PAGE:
The children of parents who cannot afford to fork out for a tablet computer could fall behind at school because of the 'digital divide', the National Union of Teachers has warned.
More and more schools are asking mums and dads to equip their kids with iPads or other tablets, putting pressure on those who are already struggling financially. Those that simply cannot afford to buy or rent the devices from the school risk having their children miss out in the classroom.
A recent survey by insurance provider Aviva found that parents are already spending thousands of pounds on their children's school needs, with an average of £132 a year spent on technology.
And now many schools are asking for parents to purchase a pricey tablet computer to help boost their children's learning.
According to the Daily Mail, parents of kids attending Hove Park School in East Sussex have been given three options by which to buy an iPad as part of the school's "learning transformation" - either purchase one themselves, buy a discounted one from the school for between £209 and £300, or rent a tablet at £12.40 a month.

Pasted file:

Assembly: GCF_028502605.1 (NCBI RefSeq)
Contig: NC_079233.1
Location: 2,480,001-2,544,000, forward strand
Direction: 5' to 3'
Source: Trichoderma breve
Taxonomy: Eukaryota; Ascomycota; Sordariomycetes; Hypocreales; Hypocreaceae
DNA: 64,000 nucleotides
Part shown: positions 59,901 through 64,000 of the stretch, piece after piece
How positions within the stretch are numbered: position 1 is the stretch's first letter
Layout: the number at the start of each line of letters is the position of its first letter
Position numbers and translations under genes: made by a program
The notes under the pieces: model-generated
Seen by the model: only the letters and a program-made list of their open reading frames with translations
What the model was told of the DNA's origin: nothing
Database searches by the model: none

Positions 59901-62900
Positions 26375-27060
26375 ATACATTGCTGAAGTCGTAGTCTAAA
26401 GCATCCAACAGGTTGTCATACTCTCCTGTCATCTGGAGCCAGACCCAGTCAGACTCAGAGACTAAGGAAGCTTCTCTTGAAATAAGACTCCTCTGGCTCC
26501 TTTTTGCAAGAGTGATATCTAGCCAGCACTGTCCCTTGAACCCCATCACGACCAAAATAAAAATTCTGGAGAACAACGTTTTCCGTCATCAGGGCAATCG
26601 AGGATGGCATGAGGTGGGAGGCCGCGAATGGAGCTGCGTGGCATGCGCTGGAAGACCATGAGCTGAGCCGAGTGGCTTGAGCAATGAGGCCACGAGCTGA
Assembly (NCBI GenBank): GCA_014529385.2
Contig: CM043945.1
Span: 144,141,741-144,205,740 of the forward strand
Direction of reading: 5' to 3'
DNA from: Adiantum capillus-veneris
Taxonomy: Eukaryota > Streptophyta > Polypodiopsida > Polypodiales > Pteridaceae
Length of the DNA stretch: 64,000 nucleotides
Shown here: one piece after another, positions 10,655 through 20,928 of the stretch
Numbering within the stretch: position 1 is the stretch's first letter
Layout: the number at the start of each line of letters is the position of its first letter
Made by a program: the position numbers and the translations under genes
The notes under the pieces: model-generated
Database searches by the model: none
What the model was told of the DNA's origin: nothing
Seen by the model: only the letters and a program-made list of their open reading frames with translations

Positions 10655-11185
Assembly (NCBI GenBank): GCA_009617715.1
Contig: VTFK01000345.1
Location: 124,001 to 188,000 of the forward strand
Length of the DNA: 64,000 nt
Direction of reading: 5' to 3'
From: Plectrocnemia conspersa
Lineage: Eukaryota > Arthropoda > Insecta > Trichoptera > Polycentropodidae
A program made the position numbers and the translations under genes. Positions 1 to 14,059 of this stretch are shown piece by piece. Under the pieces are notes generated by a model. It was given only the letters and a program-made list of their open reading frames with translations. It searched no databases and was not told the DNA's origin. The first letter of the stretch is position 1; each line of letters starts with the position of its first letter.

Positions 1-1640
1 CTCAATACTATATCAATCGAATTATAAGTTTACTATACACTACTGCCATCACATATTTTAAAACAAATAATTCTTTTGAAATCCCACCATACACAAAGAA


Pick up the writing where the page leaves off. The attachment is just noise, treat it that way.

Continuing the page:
Despite complaints from parents, headteacher Derek Trimmer said that pupils need to "engage with future employers as fully independent learners confident in their use of modern technologies".
A survey of more than 100 pupils by Brighton and Hove Council found that the proportion of school children who rated their lessons good or better had almost trebled to 87 per cent since the introduction of tablet computers to the classroom.
But Christine Blower, general secretary of the National Union of Teachers, told The Observer that the gap between children from poorer families and their more affluent counterparts would be "exacerbated" because of the digital divide.
She said: "Having to buy iPads or tablets outright, or pay instalments to the school, may well be the final straw for families on stretched budgets."
What do you think? Is it unfair to ask parents to pay for tablet computers for the classroom? Leave your comments below...